Let’s be realistic. You have no say in the final format of your book. You could describe a fully illustrated, four-color coffee table book and your publisher could accept your proposal and publish a text-only pocket book.
So what’s the point of a proposal section on format? It’s a chance to share your vision — your concrete, one-day-to-be-printed vision — with the publisher. And even though you might not get the ultimate choice in format, your suggestions send important messages.
Suggesting a format that is ridiculously wrong for your idea, ludicrously expensive to print, or downright impossible will mark you as an amateur, someone unfamiliar with book publishing. For example, let’s consider The Pop-up Book of Old Growth Activism, a hardcover to be created in full color, with pop-up cedar trees on each page combined with profiles of environmental activists. Here’s the problem: full color hardcovers are expensive, and pop-up books are most economically published in Asia. So, even if you can guarantee thousands of buyers (many thousands), you will still have to explain the contradiction between your wish to protect the environment and your wish to print in China and ship the books back.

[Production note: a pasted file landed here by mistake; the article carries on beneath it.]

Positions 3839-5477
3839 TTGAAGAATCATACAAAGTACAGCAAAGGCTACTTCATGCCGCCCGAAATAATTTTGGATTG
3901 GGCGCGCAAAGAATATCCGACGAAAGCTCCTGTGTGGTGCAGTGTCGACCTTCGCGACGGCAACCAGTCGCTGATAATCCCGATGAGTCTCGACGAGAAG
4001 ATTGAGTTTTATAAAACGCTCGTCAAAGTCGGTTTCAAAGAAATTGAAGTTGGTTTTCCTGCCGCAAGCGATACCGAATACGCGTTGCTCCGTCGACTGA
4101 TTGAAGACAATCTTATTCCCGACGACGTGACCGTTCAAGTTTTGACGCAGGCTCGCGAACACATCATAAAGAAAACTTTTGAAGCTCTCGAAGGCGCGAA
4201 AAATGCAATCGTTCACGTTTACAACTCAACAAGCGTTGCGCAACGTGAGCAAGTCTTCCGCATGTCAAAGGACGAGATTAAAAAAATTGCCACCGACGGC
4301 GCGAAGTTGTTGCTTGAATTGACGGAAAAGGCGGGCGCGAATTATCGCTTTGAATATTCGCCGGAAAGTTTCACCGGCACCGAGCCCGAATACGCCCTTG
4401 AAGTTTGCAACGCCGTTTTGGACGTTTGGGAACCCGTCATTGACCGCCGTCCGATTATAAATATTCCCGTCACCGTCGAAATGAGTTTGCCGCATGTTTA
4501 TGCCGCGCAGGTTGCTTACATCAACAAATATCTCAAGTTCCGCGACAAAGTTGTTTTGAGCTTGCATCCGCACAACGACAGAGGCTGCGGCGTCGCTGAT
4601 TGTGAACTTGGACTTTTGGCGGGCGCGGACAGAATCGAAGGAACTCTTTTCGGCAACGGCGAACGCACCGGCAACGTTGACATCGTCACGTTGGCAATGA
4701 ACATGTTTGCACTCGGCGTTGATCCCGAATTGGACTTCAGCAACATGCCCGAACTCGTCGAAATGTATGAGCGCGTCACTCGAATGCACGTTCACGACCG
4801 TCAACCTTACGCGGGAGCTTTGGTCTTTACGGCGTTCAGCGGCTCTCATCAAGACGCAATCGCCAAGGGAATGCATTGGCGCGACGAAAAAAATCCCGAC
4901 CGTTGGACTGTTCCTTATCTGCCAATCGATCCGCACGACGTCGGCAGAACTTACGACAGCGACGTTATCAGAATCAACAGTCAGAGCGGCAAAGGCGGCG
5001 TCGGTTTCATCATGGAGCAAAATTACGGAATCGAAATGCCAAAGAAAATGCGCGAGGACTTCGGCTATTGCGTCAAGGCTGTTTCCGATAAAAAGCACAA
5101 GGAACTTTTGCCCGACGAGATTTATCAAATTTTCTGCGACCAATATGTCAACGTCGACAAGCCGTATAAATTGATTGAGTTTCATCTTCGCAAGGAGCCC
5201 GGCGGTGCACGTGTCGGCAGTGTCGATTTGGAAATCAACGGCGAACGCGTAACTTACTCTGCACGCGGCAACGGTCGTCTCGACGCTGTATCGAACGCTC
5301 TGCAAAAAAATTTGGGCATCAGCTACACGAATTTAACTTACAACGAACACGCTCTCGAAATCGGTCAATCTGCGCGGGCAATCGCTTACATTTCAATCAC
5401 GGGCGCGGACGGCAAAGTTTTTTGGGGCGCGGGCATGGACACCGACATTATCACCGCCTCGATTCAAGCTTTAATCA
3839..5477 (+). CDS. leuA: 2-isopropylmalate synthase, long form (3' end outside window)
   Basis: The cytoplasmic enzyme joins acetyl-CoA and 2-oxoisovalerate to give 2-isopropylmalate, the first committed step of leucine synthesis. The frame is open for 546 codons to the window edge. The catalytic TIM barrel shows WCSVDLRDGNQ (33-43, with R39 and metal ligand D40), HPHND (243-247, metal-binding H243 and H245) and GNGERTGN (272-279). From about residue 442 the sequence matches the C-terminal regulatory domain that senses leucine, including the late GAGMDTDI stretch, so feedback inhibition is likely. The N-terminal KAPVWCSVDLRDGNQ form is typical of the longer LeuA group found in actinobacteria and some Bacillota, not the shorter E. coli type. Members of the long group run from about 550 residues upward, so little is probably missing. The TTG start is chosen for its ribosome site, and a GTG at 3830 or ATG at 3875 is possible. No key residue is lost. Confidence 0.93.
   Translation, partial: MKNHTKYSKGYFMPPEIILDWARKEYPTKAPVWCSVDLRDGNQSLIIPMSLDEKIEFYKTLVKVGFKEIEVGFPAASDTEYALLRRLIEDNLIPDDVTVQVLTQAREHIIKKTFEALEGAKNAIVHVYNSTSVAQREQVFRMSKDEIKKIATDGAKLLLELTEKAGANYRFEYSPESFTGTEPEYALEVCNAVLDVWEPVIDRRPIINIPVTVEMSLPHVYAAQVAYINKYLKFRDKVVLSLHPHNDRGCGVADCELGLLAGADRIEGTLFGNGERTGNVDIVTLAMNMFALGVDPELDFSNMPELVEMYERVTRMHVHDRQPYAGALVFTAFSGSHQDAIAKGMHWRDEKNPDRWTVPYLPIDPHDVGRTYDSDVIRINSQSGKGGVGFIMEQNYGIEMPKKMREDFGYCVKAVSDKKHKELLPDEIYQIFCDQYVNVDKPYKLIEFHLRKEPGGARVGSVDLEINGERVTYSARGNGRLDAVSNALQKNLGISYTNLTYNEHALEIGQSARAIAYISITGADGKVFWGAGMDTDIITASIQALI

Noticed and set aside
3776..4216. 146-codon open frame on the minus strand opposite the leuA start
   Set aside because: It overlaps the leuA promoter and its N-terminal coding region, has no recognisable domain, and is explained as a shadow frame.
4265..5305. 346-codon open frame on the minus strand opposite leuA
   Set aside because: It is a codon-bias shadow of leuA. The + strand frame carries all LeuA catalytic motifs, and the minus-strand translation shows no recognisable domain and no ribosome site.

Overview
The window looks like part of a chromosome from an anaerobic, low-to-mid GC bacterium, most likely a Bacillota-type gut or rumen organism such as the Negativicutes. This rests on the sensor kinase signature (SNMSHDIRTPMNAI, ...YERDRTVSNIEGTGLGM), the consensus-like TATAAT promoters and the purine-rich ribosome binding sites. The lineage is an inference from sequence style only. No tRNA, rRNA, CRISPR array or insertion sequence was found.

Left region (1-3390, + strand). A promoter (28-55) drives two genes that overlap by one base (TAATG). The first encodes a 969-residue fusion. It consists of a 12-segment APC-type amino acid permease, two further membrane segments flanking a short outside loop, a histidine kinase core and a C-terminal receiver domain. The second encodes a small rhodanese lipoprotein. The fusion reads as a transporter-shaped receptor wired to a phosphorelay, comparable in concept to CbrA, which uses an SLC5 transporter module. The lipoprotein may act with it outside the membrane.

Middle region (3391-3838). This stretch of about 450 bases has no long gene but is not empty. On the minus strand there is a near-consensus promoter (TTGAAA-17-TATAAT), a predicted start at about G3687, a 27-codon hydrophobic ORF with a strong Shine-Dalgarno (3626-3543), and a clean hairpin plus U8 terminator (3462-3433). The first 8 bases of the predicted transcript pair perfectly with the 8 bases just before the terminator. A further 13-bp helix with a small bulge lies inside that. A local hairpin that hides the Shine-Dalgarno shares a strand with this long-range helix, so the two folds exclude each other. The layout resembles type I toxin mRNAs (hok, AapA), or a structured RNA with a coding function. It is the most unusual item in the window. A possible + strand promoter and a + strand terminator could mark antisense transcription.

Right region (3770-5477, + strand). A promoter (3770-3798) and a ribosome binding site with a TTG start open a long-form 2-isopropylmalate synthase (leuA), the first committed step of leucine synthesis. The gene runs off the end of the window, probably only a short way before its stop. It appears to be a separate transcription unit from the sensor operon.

On the other hand, sharing an appealing and realistic format allows you to create a vision of the book in the publisher’s eye. It will explain how long your book will be, and include any out-of-the-ordinary considerations. It doesn’t have to be long. When in doubt, go with the basics on this one. And if you’re going to refer to a specific book, as I do below, make sure it’s recognizable. In this case, I’ve chosen a book by a Vancouver author in a proposal designed for a Vancouver publisher.
This is a workbook-style project, similar to Sarah Ellis’s A Young Writer’s Companion. It should be softcover and large enough to be comfortably used as a notebook. Ideally, line illustrations and use of a second color would enliven the text.
I’m imagining 128 to 144 pages. The manuscript itself would consist of about 2,500 words of body text and an additional 2,500 words of sidebar text. And, because it’s meant to inspire activism, it will of course need to be printed on recycled paper.
To read more about this subject:
Proposal Writing 3: The Summary
Proposal Writing 2: The Outline
Proposal Writing 1: The Reasons Why